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Toxicology letters

Effects of exposure to benzo[a]pyrene on metastasis of breast cancer are mediated through ROS-ERK-MMP9 axis signaling.


PMID 25724548

Abstract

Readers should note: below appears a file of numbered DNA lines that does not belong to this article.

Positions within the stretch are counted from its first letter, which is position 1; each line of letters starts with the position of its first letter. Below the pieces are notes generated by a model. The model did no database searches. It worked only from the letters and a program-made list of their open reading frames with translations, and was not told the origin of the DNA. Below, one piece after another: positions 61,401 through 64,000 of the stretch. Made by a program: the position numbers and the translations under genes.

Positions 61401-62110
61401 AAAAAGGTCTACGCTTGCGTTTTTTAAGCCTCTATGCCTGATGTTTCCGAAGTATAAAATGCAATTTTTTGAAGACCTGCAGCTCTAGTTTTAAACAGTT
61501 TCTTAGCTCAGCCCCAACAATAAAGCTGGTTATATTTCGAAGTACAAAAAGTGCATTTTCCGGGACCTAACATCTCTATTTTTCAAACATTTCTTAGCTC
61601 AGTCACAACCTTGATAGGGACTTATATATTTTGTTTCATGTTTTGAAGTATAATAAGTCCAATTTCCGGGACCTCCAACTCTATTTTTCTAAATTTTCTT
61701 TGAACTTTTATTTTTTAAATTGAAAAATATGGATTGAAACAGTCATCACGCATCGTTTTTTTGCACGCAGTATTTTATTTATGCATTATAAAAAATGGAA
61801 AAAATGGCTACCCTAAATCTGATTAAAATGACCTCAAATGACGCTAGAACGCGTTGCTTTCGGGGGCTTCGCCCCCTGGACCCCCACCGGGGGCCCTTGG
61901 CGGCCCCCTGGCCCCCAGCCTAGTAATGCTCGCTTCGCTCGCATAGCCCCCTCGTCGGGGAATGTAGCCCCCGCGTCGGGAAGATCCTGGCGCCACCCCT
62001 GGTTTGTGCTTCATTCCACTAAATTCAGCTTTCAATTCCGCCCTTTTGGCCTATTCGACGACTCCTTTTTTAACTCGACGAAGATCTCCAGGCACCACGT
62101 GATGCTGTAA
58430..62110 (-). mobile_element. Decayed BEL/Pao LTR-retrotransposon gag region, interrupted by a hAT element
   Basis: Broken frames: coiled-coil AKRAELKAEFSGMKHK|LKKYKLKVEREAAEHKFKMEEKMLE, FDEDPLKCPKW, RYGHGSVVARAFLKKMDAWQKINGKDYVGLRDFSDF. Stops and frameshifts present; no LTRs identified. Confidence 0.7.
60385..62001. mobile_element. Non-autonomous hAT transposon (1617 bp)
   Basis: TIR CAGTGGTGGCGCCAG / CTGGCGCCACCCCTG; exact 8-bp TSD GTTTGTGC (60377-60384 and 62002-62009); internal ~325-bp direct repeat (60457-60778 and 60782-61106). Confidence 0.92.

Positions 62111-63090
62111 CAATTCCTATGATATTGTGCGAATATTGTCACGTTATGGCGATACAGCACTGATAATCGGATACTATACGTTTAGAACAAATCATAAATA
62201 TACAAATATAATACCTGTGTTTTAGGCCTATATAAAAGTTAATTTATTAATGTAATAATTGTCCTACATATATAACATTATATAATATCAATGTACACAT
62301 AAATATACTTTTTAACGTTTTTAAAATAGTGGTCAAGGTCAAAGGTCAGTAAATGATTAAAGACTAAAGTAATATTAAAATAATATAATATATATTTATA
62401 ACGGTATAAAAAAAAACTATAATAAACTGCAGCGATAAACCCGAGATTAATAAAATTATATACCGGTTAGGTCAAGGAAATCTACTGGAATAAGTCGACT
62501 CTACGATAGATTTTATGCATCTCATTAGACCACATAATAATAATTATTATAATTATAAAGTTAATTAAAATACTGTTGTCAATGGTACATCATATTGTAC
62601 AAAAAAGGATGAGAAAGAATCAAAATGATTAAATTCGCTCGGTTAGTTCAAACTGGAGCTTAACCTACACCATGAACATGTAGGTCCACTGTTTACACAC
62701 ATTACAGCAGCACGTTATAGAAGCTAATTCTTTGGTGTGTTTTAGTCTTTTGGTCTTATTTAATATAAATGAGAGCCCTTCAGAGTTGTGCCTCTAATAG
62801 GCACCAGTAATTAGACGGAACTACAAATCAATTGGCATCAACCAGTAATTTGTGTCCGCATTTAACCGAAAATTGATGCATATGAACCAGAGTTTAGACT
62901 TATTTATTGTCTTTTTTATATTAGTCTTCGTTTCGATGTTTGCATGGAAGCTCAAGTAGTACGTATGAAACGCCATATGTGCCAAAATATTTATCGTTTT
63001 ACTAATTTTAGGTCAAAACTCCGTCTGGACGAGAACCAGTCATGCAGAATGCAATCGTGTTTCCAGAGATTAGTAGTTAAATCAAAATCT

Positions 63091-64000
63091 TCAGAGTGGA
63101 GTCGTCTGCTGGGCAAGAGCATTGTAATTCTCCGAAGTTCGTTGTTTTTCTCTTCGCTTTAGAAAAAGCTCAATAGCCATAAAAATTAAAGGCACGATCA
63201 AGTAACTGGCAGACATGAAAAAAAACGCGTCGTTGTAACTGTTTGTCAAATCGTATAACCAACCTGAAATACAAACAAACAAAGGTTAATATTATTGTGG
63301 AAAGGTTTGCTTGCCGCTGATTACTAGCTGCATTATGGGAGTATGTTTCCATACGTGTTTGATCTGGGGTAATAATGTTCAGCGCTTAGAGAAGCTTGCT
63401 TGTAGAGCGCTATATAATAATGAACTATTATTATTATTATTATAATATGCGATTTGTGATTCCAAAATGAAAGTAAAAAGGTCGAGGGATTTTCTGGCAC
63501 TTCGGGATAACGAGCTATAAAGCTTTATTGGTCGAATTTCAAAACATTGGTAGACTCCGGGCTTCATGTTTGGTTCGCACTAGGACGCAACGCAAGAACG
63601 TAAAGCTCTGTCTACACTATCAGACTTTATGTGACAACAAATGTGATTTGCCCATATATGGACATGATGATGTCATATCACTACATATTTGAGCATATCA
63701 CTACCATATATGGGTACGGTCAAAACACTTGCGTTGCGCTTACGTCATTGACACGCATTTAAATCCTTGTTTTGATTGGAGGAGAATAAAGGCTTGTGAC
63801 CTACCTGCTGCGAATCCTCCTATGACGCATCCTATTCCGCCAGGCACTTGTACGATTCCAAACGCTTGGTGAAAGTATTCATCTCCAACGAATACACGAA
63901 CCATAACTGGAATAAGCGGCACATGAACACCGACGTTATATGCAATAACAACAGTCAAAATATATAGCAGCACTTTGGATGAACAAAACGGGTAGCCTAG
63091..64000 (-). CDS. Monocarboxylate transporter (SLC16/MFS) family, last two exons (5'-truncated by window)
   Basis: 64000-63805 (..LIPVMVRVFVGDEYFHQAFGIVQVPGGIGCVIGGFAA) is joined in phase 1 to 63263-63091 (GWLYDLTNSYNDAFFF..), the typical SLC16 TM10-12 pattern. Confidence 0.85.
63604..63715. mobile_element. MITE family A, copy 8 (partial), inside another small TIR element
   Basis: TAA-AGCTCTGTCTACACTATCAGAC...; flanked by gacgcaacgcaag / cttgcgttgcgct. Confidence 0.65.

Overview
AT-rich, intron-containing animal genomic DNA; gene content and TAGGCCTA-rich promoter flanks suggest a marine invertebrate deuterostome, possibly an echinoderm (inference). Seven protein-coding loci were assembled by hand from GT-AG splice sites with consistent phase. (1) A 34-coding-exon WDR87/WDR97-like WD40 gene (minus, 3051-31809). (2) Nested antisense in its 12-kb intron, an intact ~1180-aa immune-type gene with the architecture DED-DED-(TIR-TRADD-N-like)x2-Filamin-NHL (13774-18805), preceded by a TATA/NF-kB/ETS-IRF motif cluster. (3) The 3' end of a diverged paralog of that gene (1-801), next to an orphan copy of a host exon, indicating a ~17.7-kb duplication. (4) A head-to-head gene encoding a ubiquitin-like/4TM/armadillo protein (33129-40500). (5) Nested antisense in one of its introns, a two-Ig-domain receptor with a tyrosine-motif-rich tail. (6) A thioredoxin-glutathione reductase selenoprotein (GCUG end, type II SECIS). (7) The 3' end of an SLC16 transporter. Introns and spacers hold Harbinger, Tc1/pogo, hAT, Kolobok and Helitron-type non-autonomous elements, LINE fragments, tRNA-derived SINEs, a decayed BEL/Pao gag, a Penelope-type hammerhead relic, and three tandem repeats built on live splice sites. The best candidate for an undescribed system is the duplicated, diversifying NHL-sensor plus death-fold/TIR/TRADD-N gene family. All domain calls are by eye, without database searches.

Metastasis is the leading cause of deaths in patients with breast cancer. Benzo[a]pyrene is a cumulative carcinogen and ubiquitous environmental pollutant with potent carcinogenic properties. As we report here, we established an accumulative mouse model mimicking the cumulative effects of benzo[a]pyrene exposure in human breast carcinogenesis. Our focus was on elucidating the mechanisms by which benzo[a]pyrene contributes to the process of breast cancer metastasis. Our study indicated that benzo[a]pyrene increased the migration of breast cancer cells both in vitro and in vivo. Specifically, we demonstrated that benzo[a]pyrene enhances breast cancer cell migration and invasion by up-regulating ROS-induced ERK signaling, leading to the activation of matrix metalloproteinases 9. Our results suggest that benzo[a]pyrene-induced mammary gland cancer metastasis is an important and intricate process facilitated by cumulative benzo[a]pyrene exposure leading to activation of the ROS-ERK-MMP9 signaling pathway.

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